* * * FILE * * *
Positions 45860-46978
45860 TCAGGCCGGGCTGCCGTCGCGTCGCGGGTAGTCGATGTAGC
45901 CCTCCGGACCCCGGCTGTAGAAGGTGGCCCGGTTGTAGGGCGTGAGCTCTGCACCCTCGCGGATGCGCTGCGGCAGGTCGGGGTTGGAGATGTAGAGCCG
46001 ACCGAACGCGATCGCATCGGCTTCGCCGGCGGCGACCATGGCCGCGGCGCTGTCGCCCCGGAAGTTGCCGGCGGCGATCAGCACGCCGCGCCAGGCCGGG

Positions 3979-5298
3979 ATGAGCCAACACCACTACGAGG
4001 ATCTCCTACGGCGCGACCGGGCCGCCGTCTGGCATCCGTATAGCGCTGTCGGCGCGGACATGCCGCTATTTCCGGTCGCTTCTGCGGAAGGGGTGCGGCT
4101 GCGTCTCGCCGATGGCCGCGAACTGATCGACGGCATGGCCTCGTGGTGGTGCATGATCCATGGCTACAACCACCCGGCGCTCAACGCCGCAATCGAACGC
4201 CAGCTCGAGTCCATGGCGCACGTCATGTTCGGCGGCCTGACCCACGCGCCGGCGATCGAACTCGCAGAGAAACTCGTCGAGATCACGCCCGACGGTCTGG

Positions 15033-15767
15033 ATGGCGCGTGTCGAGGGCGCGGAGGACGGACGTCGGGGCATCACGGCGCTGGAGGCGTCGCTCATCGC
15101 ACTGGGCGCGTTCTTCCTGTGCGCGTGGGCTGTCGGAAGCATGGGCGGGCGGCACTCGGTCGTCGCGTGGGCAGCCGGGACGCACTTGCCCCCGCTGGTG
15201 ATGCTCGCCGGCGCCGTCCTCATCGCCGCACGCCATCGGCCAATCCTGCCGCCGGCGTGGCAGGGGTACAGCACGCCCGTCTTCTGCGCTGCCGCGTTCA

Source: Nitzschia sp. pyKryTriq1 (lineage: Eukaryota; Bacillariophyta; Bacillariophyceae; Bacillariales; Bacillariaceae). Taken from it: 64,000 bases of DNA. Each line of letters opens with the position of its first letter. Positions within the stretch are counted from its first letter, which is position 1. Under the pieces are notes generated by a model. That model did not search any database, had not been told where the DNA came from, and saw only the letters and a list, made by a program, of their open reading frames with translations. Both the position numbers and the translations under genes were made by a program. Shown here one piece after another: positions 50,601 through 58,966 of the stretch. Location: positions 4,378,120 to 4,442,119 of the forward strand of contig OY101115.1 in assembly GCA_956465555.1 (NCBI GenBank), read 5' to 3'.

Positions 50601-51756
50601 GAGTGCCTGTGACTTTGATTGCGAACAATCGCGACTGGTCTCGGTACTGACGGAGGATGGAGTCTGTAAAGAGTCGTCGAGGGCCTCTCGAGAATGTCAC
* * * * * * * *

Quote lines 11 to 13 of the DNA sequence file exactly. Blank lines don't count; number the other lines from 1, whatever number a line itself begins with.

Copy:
15033 ATGGCGCGTGTCGAGGGCGCGGAGGACGGACGTCGGGGCATCACGGCGCTGGAGGCGTCGCTCATCGC
15101 ACTGGGCGCGTTCTTCCTGTGCGCGTGGGCTGTCGGAAGCATGGGCGGGCGGCACTCGGTCGTCGCGTGGGCAGCCGGGACGCACTTGCCCCCGCTGGTG
15201 ATGCTCGCCGGCGCCGTCCTCATCGCCGCACGCCATCGGCCAATCCTGCCGCCGGCGTGGCAGGGGTACAGCACGCCCGTCTTCTGCGCTGCCGCGTTCA